Wednesday, November 08, 2006

Worse than a Coin Flip

I was recently reading about the possible end of Bill Miller's win streak against the S&P500 Index. His Legg Mason Value Fund has beaten the S&P500 for an impressive 15 years in a row. However, this year he's trailing the index by about 10% at this point. The manager with the next longest streak is Manu Daftary, who's Quaker Strategic Growth Fund has beaten the index for eight years in a row. However, he's also trailing the S&P500 by almost 9% this year. After him, there's a handful of funds with a seven year streak.

It got me wondering how many funds you would expect to beat the S&P500 if the results were represented entirely by chance: flip a coin, heads you beat the market that year, tails you lose. There are approximately 8,600 mutual funds out there, so if the results was entirely by chance, half (4,300) would beat the market after one year. If half of those beat the market the next year, then 2,150 would have beaten the market for two years and so on. After eight years, there would be 67 who beat the market for eight years in a row. Instead, in real life there are only two, Miller and Daftary.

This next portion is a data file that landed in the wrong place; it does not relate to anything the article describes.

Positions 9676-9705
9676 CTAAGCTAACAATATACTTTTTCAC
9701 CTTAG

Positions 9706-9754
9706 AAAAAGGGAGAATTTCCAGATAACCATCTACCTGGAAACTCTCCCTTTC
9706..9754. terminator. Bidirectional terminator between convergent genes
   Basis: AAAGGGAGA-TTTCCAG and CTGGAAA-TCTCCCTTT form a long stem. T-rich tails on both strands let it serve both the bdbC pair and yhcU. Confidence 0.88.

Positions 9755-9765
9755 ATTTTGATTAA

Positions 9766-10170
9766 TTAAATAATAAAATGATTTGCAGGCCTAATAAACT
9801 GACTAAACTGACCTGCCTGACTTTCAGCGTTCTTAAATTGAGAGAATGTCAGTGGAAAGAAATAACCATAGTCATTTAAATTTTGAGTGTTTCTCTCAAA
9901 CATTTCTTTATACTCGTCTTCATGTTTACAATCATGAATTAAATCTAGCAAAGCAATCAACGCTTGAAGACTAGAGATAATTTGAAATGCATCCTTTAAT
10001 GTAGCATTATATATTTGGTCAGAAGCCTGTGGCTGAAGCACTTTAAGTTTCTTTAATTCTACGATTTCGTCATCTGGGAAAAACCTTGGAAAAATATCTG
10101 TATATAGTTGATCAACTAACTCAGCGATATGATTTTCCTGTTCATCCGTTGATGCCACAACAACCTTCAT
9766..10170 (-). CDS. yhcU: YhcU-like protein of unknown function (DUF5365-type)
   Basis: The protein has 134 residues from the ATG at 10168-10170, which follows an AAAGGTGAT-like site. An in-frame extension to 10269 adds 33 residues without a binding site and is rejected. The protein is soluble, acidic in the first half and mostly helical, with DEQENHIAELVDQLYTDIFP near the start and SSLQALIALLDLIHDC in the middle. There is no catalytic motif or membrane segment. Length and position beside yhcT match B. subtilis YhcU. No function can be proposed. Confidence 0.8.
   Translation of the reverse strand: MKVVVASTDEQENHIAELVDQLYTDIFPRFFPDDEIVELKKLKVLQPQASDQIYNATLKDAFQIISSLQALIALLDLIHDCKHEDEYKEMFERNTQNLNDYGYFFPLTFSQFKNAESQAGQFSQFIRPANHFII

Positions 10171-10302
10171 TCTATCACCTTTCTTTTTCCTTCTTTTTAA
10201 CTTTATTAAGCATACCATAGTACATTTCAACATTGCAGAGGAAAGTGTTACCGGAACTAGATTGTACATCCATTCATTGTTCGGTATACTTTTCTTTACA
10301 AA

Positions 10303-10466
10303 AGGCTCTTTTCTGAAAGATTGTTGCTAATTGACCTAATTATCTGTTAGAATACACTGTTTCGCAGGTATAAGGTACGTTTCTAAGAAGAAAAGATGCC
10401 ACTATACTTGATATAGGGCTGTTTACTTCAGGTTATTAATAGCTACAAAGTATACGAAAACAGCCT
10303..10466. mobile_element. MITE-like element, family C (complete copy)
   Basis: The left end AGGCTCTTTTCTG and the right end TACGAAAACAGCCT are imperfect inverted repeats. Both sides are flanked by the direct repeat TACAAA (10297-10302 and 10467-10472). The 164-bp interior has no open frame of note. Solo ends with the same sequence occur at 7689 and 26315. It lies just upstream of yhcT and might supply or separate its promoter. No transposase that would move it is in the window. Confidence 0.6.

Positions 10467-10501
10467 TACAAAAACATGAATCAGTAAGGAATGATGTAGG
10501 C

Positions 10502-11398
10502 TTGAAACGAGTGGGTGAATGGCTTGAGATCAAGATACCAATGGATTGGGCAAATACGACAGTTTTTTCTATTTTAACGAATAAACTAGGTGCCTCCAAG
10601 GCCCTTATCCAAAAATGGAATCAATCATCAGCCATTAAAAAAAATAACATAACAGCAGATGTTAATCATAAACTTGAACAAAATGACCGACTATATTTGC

True, beating the S&P500 each year isn't the only goal of all mutual fund managers, but it's still interesting nonetheless to note that only two out of thousands of mutual funds--with managers paid millions of dollars a year to beat the market--have managed to beat the market for even eight years in a row. A coin flip would have done much better.

1 comment:

Pete said...

I like your analysis. I did a similar article a month ago or so about why invest in a low cost mutual fund (or ETF).

Yet, to be fair, about 1/4 to 1/2 of all mutual funds are indexed funds that will not beat their average (e.g., S&P 500) just match it. Thus, instead of expecting 67 to beat the S&P 500 after 7 years (note 8,600 X .5 ^ 7 = 67) it would be around 35. Yet, still a valid point.